Whether simultaneously, or in stages, whether consciously or less so, design rests on two legs. The first concerns appropriateness, or shaping form to purpose. The other concerns liking, or the positive emotions she expects to evoke from the persons in whose life the object will have a role.
The uber-construct in the modern liking business is personality, or the attribution of human psycho-social traits to non-human things. It’s the most-used framework to understand and structure liking. But it was not always so.
Tools for thinking about liking are understandably limited to ancient, if evolving, canons of proportion and form. These tend to treat humans as alike: indeed, for much of time, people were differentiated mainly through social roles: home, family, and occupation.
So the appreciation of individual differences in a high-resolution way, and their becoming a subject of analysis may well be a feature of modernity itself, wrought by manufacturing, marketing, and organised work on the one hand, and the evolution of psychology on the other. Starting about 1950, according to one widely used periodisation, marketing introduced the concept of a customer’s lifetime value, and thus the need to build a relationship, opening the door to a subjective understanding of the consumer.
Just like a man
Personality’s uber status comes from its popularity. It is instinctively understood by the lay person, partly because imbuing things with human form and psychology is innate: we do it to gods, aliens and cars. Yet it can be dissected by the expert with pedantic detail.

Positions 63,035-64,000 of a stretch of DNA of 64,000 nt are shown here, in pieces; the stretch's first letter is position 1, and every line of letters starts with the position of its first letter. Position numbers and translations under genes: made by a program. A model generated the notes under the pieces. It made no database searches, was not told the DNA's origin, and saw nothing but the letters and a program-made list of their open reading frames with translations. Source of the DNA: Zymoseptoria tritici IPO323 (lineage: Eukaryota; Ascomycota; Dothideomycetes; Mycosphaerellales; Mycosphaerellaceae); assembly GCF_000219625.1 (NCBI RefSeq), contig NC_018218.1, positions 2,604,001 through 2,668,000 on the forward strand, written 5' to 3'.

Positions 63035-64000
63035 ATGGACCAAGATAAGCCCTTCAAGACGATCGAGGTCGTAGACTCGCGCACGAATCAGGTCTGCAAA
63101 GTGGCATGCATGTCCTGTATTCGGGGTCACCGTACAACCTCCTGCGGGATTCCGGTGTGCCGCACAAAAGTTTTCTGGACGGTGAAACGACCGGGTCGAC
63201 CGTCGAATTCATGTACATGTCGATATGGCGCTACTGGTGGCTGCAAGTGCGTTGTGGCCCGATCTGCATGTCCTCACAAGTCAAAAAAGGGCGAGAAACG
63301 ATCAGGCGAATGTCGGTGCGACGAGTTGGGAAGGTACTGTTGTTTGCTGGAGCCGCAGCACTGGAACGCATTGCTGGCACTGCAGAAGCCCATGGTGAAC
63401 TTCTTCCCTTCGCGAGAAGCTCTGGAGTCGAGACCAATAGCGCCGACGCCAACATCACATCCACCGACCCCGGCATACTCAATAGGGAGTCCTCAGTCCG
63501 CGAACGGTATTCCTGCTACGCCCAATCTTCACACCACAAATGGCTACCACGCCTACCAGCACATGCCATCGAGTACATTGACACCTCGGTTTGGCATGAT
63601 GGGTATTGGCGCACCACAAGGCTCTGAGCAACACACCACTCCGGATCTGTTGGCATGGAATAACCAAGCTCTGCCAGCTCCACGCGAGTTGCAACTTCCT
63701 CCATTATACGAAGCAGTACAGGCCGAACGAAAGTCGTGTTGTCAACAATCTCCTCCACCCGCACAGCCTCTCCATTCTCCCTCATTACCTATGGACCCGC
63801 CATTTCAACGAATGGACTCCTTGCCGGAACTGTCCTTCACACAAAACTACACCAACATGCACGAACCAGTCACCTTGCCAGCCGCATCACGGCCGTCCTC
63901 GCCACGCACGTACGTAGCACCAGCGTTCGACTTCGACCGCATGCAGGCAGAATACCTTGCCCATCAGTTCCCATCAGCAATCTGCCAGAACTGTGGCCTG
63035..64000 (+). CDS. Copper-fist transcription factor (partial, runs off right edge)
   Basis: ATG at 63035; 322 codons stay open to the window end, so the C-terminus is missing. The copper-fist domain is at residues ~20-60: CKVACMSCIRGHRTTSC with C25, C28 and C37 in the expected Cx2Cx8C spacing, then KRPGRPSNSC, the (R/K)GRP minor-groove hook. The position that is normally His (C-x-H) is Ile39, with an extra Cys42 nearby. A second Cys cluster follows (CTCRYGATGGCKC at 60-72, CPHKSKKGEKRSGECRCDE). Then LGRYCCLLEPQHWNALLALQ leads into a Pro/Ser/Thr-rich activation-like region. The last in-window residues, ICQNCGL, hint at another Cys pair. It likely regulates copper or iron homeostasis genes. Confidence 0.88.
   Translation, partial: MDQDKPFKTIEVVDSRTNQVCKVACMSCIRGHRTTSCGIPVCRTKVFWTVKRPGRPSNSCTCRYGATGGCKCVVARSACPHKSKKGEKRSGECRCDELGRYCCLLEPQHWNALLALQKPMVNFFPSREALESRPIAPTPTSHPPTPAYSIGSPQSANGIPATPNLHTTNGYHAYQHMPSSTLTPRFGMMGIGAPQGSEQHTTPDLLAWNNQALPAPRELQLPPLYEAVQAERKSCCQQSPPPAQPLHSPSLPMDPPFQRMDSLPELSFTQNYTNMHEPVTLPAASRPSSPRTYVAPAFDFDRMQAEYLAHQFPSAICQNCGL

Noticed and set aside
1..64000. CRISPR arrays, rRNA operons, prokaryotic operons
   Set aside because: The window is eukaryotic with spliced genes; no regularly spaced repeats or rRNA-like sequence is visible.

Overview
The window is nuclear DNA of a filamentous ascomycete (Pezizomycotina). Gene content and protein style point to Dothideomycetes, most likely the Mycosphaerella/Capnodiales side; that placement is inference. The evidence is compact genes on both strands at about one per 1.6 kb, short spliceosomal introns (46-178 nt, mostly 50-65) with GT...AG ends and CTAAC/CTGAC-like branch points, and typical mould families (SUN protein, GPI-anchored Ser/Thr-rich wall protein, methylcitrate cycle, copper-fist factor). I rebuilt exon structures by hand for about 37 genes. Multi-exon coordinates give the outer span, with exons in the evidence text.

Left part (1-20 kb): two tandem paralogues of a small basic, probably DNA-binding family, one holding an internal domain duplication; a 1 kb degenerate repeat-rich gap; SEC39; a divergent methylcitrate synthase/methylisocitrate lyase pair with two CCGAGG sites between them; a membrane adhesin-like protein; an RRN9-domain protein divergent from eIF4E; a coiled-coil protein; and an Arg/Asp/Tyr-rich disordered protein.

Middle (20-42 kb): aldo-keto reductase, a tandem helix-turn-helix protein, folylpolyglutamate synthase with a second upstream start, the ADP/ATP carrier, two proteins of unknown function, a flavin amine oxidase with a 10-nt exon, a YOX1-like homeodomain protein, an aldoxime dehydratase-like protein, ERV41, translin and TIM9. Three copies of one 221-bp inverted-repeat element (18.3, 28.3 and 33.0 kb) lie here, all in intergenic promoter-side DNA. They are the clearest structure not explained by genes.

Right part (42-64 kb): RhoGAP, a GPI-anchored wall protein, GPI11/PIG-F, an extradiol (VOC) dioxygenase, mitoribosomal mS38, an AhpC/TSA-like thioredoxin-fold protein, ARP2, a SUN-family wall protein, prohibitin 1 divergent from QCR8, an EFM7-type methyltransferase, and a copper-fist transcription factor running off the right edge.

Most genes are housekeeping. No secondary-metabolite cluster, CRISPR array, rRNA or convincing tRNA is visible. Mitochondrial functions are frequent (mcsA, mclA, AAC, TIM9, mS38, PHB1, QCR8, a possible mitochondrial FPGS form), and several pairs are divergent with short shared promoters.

The key to its usage is that it can be applied to abstractions such as products, communications or brands as well as describe the person using or consuming them. In most versions of the technique, the thing’s personality traits (like bold, tenacious and witty) can be matched to similar profiles, presuming an attraction of likes. This is the first theory of marketing that is also a theory of liking.
Personality has its deniers who insist it’s a fiction, or at best an artefact of popularity and function. Yet it does have an empirical existence, even for the most rational. In an experiment by Kapferer, doctors were willing to describe the personalities of medicines with multiple traits. Analysis of trait data showed that drugs with higher scores for some traits (like dynamism or, interestingly, creativity) were more often prescribed than low scorers on the same traits. Conversely, those that rated high on ‘cold’ and ‘hard’ were prescribed less.
But predicting the traits to match correctly is not an easy task, as the example above shows. People may not be attracted to likes; they may instead be looking to fill gaps in their lives, just as a confused person seeks clarity and security rather than more options. It’s one thing to say that we can match personalities, but our audience may be very disparate and their behaviour driven by context and circumstance.
So a more durable way to look at this is to use personality not for pure attraction by matched traits, but to render the ideal ‘sender’ of the message as a credible source of the benefit being pursued.